• Jesse Miele def. Pati Fontes by bicept slicer
  • Cat Zingano def. Amanda Leve by anklelock
  • Ila Erickson def. Bre Stikk by armbar


  • Jessy Miele def. Ila Erickson by gullotine
  • Nyjah Easton def. Sijara Eubanks by submission

(Cat Zingano left due to UFC commitments)


  • Sijara Eubanks def. Amanda Leve by kimura


  • Nyjah Easton def. Jessy Miele by armbar

xIonx Joins Wombat Sports as a Sponsor

XionX_LogoWombat Sports seals another partnership as xIonx has signed on as a sponsor.

Dr. Howard Fidler, DC, the Director of Sports Performance for the company, has worked with some of the best sports athletes including Mike Tyson, pro wrestlers, golfers, and Olympians. His work with MMA fighters, including many female fighters, have gained “Doc Howie” a reputation as a go-to for pain relief and body alignment.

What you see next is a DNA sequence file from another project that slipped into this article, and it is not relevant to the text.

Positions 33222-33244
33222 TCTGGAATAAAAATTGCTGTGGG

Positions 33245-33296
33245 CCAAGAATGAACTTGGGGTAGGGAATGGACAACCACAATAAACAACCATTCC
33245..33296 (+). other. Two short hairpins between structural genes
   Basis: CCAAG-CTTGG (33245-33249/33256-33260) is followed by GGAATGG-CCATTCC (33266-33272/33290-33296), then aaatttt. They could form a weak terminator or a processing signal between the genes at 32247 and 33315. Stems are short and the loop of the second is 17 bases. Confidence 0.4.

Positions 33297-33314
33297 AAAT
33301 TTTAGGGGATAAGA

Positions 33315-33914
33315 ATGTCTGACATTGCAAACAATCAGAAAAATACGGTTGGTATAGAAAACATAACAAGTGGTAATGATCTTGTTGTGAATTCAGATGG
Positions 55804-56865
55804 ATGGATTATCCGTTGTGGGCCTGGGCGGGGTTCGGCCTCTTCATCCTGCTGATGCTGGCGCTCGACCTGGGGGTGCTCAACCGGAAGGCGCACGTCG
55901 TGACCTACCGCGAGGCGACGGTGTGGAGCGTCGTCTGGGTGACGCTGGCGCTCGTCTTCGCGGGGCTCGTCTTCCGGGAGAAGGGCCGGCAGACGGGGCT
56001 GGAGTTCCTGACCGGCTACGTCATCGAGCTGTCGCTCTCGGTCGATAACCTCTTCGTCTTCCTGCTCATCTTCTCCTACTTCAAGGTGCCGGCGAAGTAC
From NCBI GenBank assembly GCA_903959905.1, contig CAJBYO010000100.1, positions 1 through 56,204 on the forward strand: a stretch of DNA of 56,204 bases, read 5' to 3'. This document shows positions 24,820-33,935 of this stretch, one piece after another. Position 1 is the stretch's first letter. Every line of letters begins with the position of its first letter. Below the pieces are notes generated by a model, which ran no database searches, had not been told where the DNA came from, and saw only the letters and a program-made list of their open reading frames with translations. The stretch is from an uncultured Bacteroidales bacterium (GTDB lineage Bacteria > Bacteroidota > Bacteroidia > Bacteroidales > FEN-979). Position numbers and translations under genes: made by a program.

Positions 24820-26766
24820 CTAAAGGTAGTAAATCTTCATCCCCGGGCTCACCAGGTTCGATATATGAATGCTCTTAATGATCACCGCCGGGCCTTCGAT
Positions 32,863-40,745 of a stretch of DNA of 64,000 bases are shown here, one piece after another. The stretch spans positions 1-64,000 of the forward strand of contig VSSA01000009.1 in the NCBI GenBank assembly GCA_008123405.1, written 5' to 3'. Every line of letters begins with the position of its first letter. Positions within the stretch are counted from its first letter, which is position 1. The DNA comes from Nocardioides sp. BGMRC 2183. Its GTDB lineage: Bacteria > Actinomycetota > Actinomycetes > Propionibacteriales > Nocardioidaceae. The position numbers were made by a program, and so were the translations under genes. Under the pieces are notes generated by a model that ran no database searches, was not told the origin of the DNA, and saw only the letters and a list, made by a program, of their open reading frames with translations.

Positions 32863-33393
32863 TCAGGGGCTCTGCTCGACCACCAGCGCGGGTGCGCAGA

The xIonx bands were tested the man himself, giving them to his patients hoping to debunk it like some of those other performance bands on the market. Athletes proved the bands work; giving them improve energy, fell less fatigued, and helps with muscle soreness and faster recovery. As a user myself, I can attest the band has helped me with balance and the occasional headache.

If you you press the link and buy a band, part of the proceeds goes back to us to help us expand coverage on the site. xIonx always helps support female fighters in multiple ways.

Welcome to the family xIonx and Doc Howie!

Wombat Sports Partners with MMA Somnia

mma somina logo whiteWombat Sports is proud to announce it’s newest sponsor